The sustainable business phenomenon is taking deeper root. Just look at
the business response to global warming presented in Business Week's cover
story a year ago, for example, or General Electric's “Ecomagination” launch
But many of us who have been laboring in the vineyards for the
past few decades have been wondering if there's a fundamental problem remaining:
All too much of the effort from business, government and non-governmental
organizations (NGOs) has focused on mitigating the problem; making things “less
bad”; slowing the rate of decline of the regenerative capacity of
the living systems that sustain human culture and economy.
That's not good enough to win the race to sustainability—and move
beyond. Let’s face it: Incrementalism didn't get us to the moon.
Bill McDonough offers the simple and compelling metaphor of slowing
down a car that's going in the wrong direction, instead of turning it around.
Frank Dixon of Innovest Strategic Value Advisors has been calling for raising
the bar from “corporate social responsibility” to “total
corporate responsibility—focused on promoting system changes that
hold firms fully responsible.” John Ehrenfeld, Massachusetts Institute
of Technology professor and industrial ecology leader, questions the conventional
approach to sustainable development: “Creating true sustainability,” he
argues in a recent Society for Organizational Learning journal article, “requires
radical solutions, not quick fixes, (beginning) by examining our own behaviors
and assumptions regarding consumption, personal satisfaction and technology.”
“Sustainable Business: A Declaration of Leadership” is my current contribution
to that discussion. Commissioned by the Alameda County Waste Management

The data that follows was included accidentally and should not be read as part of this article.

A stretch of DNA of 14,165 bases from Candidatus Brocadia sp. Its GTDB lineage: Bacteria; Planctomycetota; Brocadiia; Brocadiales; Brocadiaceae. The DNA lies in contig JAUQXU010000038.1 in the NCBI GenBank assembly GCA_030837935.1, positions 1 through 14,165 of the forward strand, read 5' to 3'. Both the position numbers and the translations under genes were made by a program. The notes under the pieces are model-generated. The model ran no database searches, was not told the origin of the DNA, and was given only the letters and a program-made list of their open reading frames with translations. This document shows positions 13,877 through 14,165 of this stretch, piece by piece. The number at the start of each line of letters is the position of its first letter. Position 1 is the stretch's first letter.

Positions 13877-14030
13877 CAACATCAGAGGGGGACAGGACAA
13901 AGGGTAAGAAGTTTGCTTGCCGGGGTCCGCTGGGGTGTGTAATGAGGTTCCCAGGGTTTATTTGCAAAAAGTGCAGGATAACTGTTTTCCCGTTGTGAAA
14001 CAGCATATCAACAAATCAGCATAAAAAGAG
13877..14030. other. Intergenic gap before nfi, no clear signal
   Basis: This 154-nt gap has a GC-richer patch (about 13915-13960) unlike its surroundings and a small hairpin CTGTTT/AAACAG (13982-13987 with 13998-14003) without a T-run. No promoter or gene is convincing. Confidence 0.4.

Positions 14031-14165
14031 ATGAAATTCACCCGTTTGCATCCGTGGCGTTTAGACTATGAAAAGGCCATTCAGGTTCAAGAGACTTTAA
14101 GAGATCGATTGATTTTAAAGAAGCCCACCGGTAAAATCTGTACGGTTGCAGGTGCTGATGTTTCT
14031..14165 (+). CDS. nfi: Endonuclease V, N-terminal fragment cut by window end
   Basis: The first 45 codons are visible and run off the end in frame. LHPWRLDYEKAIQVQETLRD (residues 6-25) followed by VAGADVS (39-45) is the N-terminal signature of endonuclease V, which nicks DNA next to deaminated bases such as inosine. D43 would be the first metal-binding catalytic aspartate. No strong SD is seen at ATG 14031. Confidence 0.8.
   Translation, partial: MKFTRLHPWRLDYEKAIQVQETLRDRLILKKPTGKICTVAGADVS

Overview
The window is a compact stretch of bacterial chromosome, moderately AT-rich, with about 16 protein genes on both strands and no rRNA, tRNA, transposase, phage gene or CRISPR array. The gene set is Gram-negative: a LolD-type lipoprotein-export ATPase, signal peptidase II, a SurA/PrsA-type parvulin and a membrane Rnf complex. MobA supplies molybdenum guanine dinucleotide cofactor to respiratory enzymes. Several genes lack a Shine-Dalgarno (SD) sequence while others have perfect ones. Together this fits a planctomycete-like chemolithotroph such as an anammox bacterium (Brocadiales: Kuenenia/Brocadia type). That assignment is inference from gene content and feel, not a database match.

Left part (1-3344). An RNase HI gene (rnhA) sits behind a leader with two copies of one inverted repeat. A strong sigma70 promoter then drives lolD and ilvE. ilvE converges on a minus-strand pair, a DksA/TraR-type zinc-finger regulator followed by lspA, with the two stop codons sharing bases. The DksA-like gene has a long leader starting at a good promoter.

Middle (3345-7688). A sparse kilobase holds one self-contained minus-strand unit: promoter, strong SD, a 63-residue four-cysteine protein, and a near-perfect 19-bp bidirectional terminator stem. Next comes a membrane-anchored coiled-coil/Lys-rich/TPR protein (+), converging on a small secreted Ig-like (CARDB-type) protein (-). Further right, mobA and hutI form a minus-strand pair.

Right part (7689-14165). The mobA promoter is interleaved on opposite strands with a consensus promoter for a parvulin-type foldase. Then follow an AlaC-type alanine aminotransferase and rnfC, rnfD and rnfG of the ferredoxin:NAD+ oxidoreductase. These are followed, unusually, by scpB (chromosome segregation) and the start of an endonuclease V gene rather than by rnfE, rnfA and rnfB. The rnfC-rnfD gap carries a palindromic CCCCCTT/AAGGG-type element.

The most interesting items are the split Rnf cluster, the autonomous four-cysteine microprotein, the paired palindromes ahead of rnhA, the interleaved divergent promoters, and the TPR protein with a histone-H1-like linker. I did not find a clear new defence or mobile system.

Authority (ACWMA), and guided by the new California Sustainable
Business Council, it's intentionally both spare and provocative.
in process with ACWMA support is a robust “sustainable business rating
system”—but more on that later.)
This declaration challenges already-good companies, developers,
designers and public authorities to even higher levels of thinking, aspiration
and performance—to move beyond slowing our decline, and to invent
and implement the ways to win the race to sustain- ability.
Every phrase in the declaration could be further explained, justified,
specified and exampled. But those details aren’t what we've lacked.
We've lacked the will to face reality, tell the truth about what
we see and do what we know needs to be done.
I hope this declaration will stimulate fruitful discussions about
whether your company is taking the challenge and the opportunity seriously
and creatively enough.
Sustainable Business: A Declaration of Leadership
(in PDF Format)
Gil Friend, systems ecologist and business strategist,
is president and CEO of Natural Logic, Inc., which offers advisory
and tools that help companies and communities prosper by
embedding the laws of nature
at the heart of enterprise. He encourages people’s comments and
suggestions at leadership@ natlogic.com.
You can download a free PDF of the “Sustainable Business: A Declaration
of Leadership” poster, or purchase an 11x17 full-color version (printed
on 100-percent-recycled-content) at